Outstanding volunteer: Milford resident honored for Delaware Hospice work

Living life to its fullest isn’t always a piece of cake. But Delaware Hospice volunteer Harriet Davies says it could be a walk in the park or a game of chess.

It’s that peace of mind that struck a chord in the heart of employees who nominated the Milford resident for a Governor’s Outstanding Volunteer Award in the Human Needs category this year.

“I think that Harriet’s compassion, as well as her empathy, and the well-rounded nature in which she serves makes her a perfect candidate for human needs awards,” Maxine Middlebrook of Delaware Hospice said. “She does a number of things. She has 480 hours of service recorded just for us. There were only two other people awarded that had more hours than Harriet. And that doesn’t even include everything else she does.”

In addition to acting as a patient volunteer with Delaware Hospice, Mrs. Davies has also volunteered for the Dover Symphony for the past 30 years and Avenue United Methodist Church over the last 50 years. She’s a member of the Rose Colored Lasses in Milford, a service-minded organization, among other affiliations.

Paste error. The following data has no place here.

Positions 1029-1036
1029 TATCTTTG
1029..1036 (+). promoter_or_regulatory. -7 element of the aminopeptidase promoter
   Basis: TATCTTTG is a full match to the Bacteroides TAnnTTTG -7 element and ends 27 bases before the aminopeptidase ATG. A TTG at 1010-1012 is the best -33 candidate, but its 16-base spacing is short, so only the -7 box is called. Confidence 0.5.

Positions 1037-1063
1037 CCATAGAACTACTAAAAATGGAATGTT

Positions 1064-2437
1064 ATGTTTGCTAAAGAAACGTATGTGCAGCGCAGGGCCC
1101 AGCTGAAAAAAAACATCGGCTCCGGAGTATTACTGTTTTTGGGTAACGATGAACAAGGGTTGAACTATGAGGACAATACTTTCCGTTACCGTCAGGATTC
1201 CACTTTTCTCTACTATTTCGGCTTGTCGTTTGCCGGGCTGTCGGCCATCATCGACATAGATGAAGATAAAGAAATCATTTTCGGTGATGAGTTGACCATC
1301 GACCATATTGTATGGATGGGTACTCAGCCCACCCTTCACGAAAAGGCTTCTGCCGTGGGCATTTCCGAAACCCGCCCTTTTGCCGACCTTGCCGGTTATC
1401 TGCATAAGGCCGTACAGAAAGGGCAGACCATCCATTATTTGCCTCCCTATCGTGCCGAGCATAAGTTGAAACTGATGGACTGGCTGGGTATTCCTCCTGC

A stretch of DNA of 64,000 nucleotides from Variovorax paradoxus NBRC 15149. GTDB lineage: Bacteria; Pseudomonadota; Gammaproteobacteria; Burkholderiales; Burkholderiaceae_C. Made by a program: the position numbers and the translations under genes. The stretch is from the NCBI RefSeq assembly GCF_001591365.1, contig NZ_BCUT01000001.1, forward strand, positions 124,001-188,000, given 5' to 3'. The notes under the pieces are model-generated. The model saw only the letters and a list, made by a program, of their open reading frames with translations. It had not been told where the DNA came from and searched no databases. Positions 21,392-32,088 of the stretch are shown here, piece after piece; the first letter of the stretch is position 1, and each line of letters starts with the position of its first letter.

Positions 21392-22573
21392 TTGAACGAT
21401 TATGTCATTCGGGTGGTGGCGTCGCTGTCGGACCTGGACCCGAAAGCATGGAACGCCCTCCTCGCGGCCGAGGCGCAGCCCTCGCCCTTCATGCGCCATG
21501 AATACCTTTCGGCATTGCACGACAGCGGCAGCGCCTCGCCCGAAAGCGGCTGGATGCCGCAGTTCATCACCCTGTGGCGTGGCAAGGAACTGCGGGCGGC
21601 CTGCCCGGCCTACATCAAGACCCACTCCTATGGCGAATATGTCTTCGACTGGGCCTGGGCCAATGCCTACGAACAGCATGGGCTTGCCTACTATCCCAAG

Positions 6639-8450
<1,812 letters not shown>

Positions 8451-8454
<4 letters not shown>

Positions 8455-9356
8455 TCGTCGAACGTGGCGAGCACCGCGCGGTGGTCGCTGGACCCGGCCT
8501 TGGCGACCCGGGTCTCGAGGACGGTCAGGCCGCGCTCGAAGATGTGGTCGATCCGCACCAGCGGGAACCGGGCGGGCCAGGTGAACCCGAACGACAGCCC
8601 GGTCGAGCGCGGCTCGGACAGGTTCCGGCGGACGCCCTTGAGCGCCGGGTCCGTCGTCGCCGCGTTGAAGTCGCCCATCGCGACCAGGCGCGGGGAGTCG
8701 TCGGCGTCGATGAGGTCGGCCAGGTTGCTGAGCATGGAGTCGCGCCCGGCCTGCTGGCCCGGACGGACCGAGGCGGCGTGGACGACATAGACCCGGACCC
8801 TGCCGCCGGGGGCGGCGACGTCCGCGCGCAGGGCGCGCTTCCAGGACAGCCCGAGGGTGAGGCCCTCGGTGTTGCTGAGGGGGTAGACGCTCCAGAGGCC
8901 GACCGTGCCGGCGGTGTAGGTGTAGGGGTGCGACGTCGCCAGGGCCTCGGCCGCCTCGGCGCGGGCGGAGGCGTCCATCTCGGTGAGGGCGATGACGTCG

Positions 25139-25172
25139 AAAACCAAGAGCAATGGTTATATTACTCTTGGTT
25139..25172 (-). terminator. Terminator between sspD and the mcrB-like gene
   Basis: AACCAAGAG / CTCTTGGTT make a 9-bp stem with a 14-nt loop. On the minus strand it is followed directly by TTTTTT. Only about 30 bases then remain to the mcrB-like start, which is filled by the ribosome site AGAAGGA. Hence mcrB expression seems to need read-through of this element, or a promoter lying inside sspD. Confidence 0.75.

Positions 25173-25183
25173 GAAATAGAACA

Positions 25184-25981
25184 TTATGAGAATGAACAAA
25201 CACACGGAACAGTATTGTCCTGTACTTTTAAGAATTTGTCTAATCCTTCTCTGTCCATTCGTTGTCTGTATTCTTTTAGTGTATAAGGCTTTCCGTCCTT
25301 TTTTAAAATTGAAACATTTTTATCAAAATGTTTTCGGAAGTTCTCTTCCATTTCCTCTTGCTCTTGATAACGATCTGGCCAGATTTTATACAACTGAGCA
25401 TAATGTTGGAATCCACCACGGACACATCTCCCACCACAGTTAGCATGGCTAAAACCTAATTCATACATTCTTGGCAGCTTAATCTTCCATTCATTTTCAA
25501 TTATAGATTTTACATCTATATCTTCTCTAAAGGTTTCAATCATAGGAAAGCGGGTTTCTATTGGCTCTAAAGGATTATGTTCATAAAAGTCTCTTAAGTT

Mrs. Davies retired after teaching middle school children in the Milford School District for 30 years and college students at Delaware Tech for 10 years. By then, she had already begun volunteering with the Dover Symphony and her home church in Milford. A role at Delaware Hospice wasn’t on her radar — yet.

Then, her mother had a stroke in 2004.

“A bad stroke,” Mrs. Davies recalled. “A relative had offered to take care of her and that way she was going to be able to stay at the family farm for the rest of her life.”

It wasn’t long after her mother passed away when Mrs. Davies heard of a need at Delaware Hospice.

“In probably February of 2005, I was looking through the Avenue [United Methodist] Church bulletin in the choir loft, and I read that Delaware Hospice was looking for volunteers. And my first thought was, well, that’s really well out of my comfort zone,” she recalled. “But, my second thought was, this might be a payback for a hospice helping with my mother. I was assigned a patient right out of the gate after training.”

Her experience with her first patient helped convince Mrs. Davies that it wouldn’t be her last.

“I can’t give out names, but I can say he was a fire chief for his little community and a plant manager. He was a very well-respected member of his community. But, like it often happens, when you get really sick, people don’t flock to your house to see you anymore. But people loved to see him,” she said.

“When I would go to see him, we would watch Andy Griffith for about an hour. Then I would take him all around his town for another hour in his wheelchair. If there was a truck at the station, we would go there. I learned so much from those wheelchair walks. I was with him for a year, and I was just hooked.”

Every patient is different, she added.